9. 9. 9 EAD 11 / Paper number will go here – do not modify Your paper title will go here Authors will go here It was exhausting and often overwhelming to be keenly aware of the emotions of participants. Susan McDonald (2003) is a researcher who studied the legal needs of abused immigrant women. She concluded that issues of empathy are unavoidable in participatory research that empowers women insofar as the boundaries between the researcher and the researched are blurred in the process of building emotional and intellectual connections. Dealing with emotions in participatory research is never straightforward. In researching marginalised people, feelings can’t but run high. It is the researchers’ responsibility to be able to tackle emotional issues of inter-subjectivity, empathy, self-disclosure, and vulnerability pertinent to all stakeholders, including themselves. This holds true for participatory design research involving—in this case—immigrants: emotions, even when they are controversial, are unavoidable, and design researchers must look into other fields to learn how to deal with and report on emotions, rather than “push them under the carpet”. Dindler and Iversen (2014) claim that personal and professional relationships are crucial to design outcomes and that designers’ responsibilities include awareness of this dynamic. This is the relational expertise of designers. As designers, we often pay more attention to games, props and “the tangible design objects” used to support participatory activities than to the factors discussed here. This “designer” bias may be due to designers’ longstanding concern with visual artifacts. In the context of research on immigrant experience, Hynes (2013:13) asserts that “[i]nequalities of political rights, economic positions, psychosocial positions, gender and other social and cultural factors between the researcher and the researched all required attention”. In these cases, methodological decisions are only one part of the process; another consists of the contextual factors and the relationship between the researcher and the researched. Significantly, we didn’t offer monetary compensation to participants or interviewees, though, in the case of the workshop, we did pay for the meal we shared. This “non-compensation” policy —popular in Finnish academia— is in keeping with the findings of anthropologists that providing payment may distort the research process and generate bias among participants. Nonetheless, we agree with Lammers (2005) that the issue of “giving” needs to be revisited, especially in the cases of long-term relationships with immigrants in an ongoing design or participatory research project. We were not comfortable not paying participants for their time, their stories, and their commitment. Indeed, “non- compensation” ultimately reproduces some of the social inequalities that our projects attempt to eliminate. The participatory design activities reviewed in this article support the prospect of working with immigrants in the design of products and services. They are particularly useful in interaction with immigrants because they are largely visual, rather than language based. Non-language communication is key not only because participants are communicating in a language not their own, but also because of the emotional nature of the issue of immigration. Like Brand et al. (2013), we believe that there is room for further methodological research on “hard-to-reach” communities like immigrants. Such research would further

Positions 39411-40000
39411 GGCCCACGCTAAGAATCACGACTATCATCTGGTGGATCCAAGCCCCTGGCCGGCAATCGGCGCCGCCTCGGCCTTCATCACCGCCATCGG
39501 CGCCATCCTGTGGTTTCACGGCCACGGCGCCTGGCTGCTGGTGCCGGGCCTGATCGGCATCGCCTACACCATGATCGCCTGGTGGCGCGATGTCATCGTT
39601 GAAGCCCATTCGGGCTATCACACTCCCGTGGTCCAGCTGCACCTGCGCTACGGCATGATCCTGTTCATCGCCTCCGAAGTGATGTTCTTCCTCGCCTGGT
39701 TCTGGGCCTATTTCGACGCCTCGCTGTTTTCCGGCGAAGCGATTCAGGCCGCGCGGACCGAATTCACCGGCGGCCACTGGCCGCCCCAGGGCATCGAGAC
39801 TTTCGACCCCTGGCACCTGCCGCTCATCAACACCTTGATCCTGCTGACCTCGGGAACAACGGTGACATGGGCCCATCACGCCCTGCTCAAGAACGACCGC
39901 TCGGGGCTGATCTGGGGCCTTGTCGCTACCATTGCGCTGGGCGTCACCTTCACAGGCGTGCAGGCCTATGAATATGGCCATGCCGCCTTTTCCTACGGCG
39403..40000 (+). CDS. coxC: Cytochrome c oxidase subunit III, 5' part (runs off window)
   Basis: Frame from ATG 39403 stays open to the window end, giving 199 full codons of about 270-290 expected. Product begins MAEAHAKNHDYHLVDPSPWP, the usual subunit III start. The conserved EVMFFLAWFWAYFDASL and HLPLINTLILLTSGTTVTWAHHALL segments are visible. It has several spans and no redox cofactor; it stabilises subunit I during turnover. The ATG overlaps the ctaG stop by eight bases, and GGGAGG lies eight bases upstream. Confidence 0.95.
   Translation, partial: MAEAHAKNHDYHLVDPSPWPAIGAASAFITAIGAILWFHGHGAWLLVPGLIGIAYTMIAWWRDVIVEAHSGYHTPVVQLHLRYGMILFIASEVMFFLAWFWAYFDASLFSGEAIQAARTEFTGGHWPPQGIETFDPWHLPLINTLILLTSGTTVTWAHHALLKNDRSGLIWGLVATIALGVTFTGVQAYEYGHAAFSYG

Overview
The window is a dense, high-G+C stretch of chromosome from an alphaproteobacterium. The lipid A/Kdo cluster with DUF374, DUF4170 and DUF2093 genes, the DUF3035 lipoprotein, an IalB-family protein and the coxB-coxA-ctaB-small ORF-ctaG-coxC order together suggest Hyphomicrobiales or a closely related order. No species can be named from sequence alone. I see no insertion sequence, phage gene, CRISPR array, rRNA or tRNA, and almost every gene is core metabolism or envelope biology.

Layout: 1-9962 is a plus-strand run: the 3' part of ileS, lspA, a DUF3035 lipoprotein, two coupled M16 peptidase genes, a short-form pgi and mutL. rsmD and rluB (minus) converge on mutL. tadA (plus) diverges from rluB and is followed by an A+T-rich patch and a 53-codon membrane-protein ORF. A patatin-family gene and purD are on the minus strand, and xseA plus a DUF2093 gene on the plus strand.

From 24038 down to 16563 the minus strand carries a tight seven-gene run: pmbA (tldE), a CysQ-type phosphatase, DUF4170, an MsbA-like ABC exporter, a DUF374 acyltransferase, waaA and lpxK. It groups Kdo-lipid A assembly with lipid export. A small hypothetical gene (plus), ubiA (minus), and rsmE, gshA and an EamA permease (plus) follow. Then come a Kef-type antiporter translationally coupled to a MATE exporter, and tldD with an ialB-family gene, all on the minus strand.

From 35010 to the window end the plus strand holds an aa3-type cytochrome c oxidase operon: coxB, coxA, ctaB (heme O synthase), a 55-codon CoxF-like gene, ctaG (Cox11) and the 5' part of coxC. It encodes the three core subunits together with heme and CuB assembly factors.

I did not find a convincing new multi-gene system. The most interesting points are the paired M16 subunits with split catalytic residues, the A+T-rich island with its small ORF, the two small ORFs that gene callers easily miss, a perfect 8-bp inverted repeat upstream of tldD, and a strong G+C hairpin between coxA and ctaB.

10. 10. 1 0 EAD 11 / Paper number will go here – do not modify Your paper title will go here Authors will go here understanding of the impact of cultural differences on participatory design processes. 3. CONCLUSIONS If we consider design a question of “problem-defining” rather than “problem solving” (Kalantidou & Fry, 2014, 5), including immigrants in participatory design processes is key to transformative actions capable of producing social change. Therefore, how we frame our research encounters with immigrants merits further analysis, as do issues of the generation and collection of field data and research outcomes. The methodological concerns discussed here are tied to sensitive ethical issues that design researchers cannot avoid if they hope to design with immigrants. We agree with Lee Crossley (2003, 42) when he states that “[...] little attention is paid to the softer aspects of how we experience daily interaction of mood, emotion and feelings”. Paying attention to issues of trust, empathy, personal and professional relationships and ethics are key to enriching design visions. Our research falls into the category of designing with “the other” and recognising design as a social practice. REFERENCES Beyer, H., & Holtzblatt, K. (1999). Contextual Design. Interactions, 1999 - dl.acm.org Björgvinsson, E., Ehn, P., & Hillgren, P-A. (2012). Agonistic participatory design: working with marginalized movements. Co-Design: International Journal of CoCreation in Design and the Arts. 8: 2-3, 127-144. Dindler, C., & Iversen, O.S. (2014). Relational Expertise in Participatory Design. In the proceedings of Participatory Design Conference, Windhoek, Namibia. Brand, E., Binder, T., & Sanders, E.B.-N. (2013). Tools and techniques. Ways to engage telling, making and enacting. In Routledge International Handbook of Participatory Design. Simonsen, J. and Robertson, T. (eds). Routledge, New York, USA. Clarke, R., & Wright, P. (2012). Evocative of Experience: Crafting cross-cultural digital narratives through stories and portraits. NordCHI’12, Copenhagen, Denmark. Crossley, L. (2003). Building Emotions in Design. The Design Journal, volume 6, issue 3. Denborough, D. (2008). Collective narrative practice: Responding to individuals, groups and communities who have experienced trauma. Adelaide, Australia: Dulwich Centre Publications.
  11. 11. 1 1 EAD 11 / Paper number will go here – do not modify Your paper title will go here Authors will go here Fuad-Luke, D. (2012) How Was It for You? OurCity-OutReach and the City of Helsinki. Retrieved on 26.02.2014, from http://bit.ly/1mUmlNi Huybrechts, L, Dressen, K., & Schepers, S., (2012). Mapping design practices: on risk, hybridity and participation. Proc. Participatory Design Conference, 2012, Roskilde , Sweden, pp. 29-32 Hynes, T. (2003). The issue of “trust” and “mistrust” in research with refugees: choices, caveats and considerations for researchers. New issues on refugee research. The UN refugee agency, UK. Kalantidou, E., & Fry, T. (2014). Design in the Borderlines. Routledge. UK. Keshavarz, M., & Mazé, R. (2013) 'Design and Dissensus: Framing and Staging Participation in Design Research', Design Philosophy Papers, 1: unpaginated. Kimbell, J., & Julier, J. (2012). The Social Design Methods Menu. In perpetual beta. Fieldstudio, UK. Retrieved on the 1.09.2014 from http://www.lucykimbell.com/stuff/Fieldstudio_SocialDesignMethodsMenu.pdf Light, A., & Akama, Y. (2012). The Human Touch: Participatory practice and the role of facilitation in designing with communities. In the proceedings of the Participatory Design Conference, Roskilde, Denmark. McDonald, S. (2003). Answering questions and asking more: reflections on feminist participatory research. Resources for Feminist Research, 30(1/2): 77- 100. Lammers, E. (2005). Refugees, asylum seekers and anthropologists: the taboo on giving. Global Migration Perspectives. Global Commission on International Migration. Switzerland. Rizzo, A., & Galanakis, M. (2014) Transurbanism – Towards a new Transdisciplinary Approach in Urban Planning (Honourable Mention at the Young Planning Professionals Award 2012). In D. Iossifova (Ed.), Architecture & Planning in Times of Scarcity: Reclaiming the Possibility of Making. Manchester: SoftGrid Ltd, 144-157. Salgado, M., & Galanakis, M. (2014). “… so what?”- Limitations of Participatory Design on Decision-making in Urban Planning. Proceedings of the Participatory Design Conference 2014, 06-10 October 2014, Windhoek, Namibia, 5-8. Stickdorn, M., & Schneider, J. (2010) This is Service Design Thinking: Basics - Tools - Cases, BIS publishers, Amsterdam, Netherlands, 158 - 161.
  12. 12. 1 2 EAD 11 / Paper number will go here – do not modify Your paper title will go here Authors will go here

×